SANTA MONICA, Calif., Feb. 14, 2002:
The Foundation for Taxpayer and Consumer Rights issued 'The Whistleblower' No. 1 Thursday. The newsletter, which is sent to the organization's internet subscribers, lawmakers and reporters around the country, is subtitled "Exposing Corporate and Government Abuse -- Protecting the Public Trust." To receive a fax copy of the newsletter reporters and consumers should e-mail email@example.com and provide a fax number. The first issue appears below:
The Whistleblower, vol. 1, no. 1, Feb. 14, 2002
Enron is neither the beginning nor the end. Throughout the country and across industries there are corporate and political abuses that betray the public trust. For over a decade the Foundation for Taxpayer and Consumer Rights (FTCR) and its advocates have exposed and challenged these injustices. FTCR has saved Californians $23 billion through a ground-breaking insurance regulation ballot measure, pioneered the patients rights movement and fought electricity deregulation.
The Whistleblower will address core issues of the corporate and governmental crises of today and blow the whistle on the brewing fiascos of tomorrow. For the tens of thousands of reporters, lawmakers, and consumer readers of FTCR's Bailout Watch (back issues available at http://www.ratepayerrevolt.org/st/), The Whistleblower is the continuation and expansion of that newsletter. Like its predecessor, The Whistleblower will pull no punches.
Daschle's Valentine's Day gift to energy companies.
In a move that's sure to win the hearts of private power companies, Senate Majority Leader Tom Daschle is moving ahead with electricity deregulation bill S.1766. Like a similar House bill (see Bailout Watch No. 89), Daschle's proposed legislation (according to the Congressional summary) "set(s) forth an energy delivery and production scheme that includes...market-based rates...open access transmission," repeals consumer protections against energy monopolies and leaves the anti-regulation, pro-energy industry appointees at FERC as the only backstop for consumers. Just like the California law of 1996, which threw California into the dark in 2001, this proposal is wrapped in environmental and other protections that are unrelated to -- and used to conceal -- the main goal of the bill: create an unregulated national power market. Supporters like Sen. Jeff Bingaman are trying hard not to call it something else: "What we have been trying to do in our legislation is ensure that we have an open, accessible, national transmission system for wholesale power. That is not deregulation, as I see it," said Bingaman, recently. In other words, forget Enron, forget California, because, amidst all the bluster, its just politics as usual, DC (Deregulation Central).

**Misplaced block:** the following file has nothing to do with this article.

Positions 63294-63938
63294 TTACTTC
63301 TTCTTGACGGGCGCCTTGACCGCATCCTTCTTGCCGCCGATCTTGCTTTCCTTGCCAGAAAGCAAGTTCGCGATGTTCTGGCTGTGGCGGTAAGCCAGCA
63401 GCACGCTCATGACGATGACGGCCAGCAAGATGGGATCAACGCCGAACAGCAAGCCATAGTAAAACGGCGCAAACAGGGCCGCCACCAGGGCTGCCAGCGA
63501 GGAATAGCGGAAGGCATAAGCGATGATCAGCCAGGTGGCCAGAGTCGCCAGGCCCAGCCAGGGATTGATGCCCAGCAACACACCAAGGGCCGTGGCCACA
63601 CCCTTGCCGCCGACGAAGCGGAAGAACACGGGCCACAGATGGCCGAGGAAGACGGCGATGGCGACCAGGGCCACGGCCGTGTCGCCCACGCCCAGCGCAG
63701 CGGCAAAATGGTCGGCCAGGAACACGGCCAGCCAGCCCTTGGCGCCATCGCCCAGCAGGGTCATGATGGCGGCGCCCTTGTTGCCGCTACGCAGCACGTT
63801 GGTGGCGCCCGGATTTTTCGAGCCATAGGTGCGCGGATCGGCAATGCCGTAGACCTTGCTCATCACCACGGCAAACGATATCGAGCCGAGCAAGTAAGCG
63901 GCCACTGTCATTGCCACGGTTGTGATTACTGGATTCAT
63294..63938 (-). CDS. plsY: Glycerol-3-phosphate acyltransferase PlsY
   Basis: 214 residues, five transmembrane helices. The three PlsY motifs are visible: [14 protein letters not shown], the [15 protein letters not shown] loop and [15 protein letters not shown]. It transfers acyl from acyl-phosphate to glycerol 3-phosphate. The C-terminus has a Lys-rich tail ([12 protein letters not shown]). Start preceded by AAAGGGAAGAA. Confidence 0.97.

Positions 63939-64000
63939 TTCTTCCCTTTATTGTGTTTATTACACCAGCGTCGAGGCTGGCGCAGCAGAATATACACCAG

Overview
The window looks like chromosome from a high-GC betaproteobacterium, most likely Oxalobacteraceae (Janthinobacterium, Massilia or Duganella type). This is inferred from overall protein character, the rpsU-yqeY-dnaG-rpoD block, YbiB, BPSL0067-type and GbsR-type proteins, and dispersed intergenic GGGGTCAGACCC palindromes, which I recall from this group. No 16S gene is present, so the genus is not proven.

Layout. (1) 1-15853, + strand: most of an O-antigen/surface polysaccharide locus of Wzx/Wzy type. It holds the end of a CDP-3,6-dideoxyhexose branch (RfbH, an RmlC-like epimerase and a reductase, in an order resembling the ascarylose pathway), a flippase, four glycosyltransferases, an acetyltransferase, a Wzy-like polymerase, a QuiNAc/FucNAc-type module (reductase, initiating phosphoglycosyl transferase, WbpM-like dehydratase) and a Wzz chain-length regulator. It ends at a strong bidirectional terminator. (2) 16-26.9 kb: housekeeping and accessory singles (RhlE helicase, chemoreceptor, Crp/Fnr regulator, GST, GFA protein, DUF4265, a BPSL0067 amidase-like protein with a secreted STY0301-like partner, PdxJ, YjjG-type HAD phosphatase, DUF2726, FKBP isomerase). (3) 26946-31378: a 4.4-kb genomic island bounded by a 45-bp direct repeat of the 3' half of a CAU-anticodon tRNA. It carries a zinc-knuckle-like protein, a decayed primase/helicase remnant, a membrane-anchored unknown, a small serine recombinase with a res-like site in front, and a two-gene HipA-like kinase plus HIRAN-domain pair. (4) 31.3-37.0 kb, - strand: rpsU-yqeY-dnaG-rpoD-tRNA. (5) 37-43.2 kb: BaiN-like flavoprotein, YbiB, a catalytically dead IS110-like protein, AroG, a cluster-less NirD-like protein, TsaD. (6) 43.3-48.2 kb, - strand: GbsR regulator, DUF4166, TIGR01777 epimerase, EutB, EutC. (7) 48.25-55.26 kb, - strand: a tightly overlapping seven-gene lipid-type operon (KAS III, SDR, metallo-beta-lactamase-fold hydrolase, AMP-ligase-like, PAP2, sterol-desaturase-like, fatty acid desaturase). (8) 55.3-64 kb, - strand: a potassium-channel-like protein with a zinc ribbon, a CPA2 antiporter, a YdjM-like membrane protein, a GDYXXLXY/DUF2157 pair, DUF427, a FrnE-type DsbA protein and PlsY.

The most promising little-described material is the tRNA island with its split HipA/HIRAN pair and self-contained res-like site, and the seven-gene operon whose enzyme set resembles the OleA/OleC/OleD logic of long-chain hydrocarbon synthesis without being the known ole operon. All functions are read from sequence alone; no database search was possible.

Did Cheney invest in Enron partnerships?
With VP Cheney's relationship to Enron inexplicably shrouded in secrecy, a question to ask is: Were the Veep or President ever investors in any of the dubious Enron partnerships? The Vice President's silence is deafening and this question should be posed.
Jealous insurance companies also want license to steal.
Insurance companies will push for model legislation to strip consumers of legal rights against insurers at the March 1st meeting of the Nat'l Conference of Insurance Legislators (politicians who focus on insurance issues). The plan calls for one-shot oversight: the public only has one shot to uncover company illegalities, and after the insurer gets explicit or implicit approval of a practice from a regulatory agency, the company can't be held liable for any harm to consumers resulting from that practice. This is reminiscent of 1995 legislation in which, at the behest of big corporations and accountants, federal lawmakers weakened safeguards against securities fraud and gave corporate swindlers a "safe harbor" from lawsuits.
FTCR is a non-profit, non-partisan advocacy organization. FTCR does not take a position on candidates for any elected office.
CONTACT: Doug Heller of the Foundation for Taxpayer and Consumer Rights, 310-392-0522, ext. 309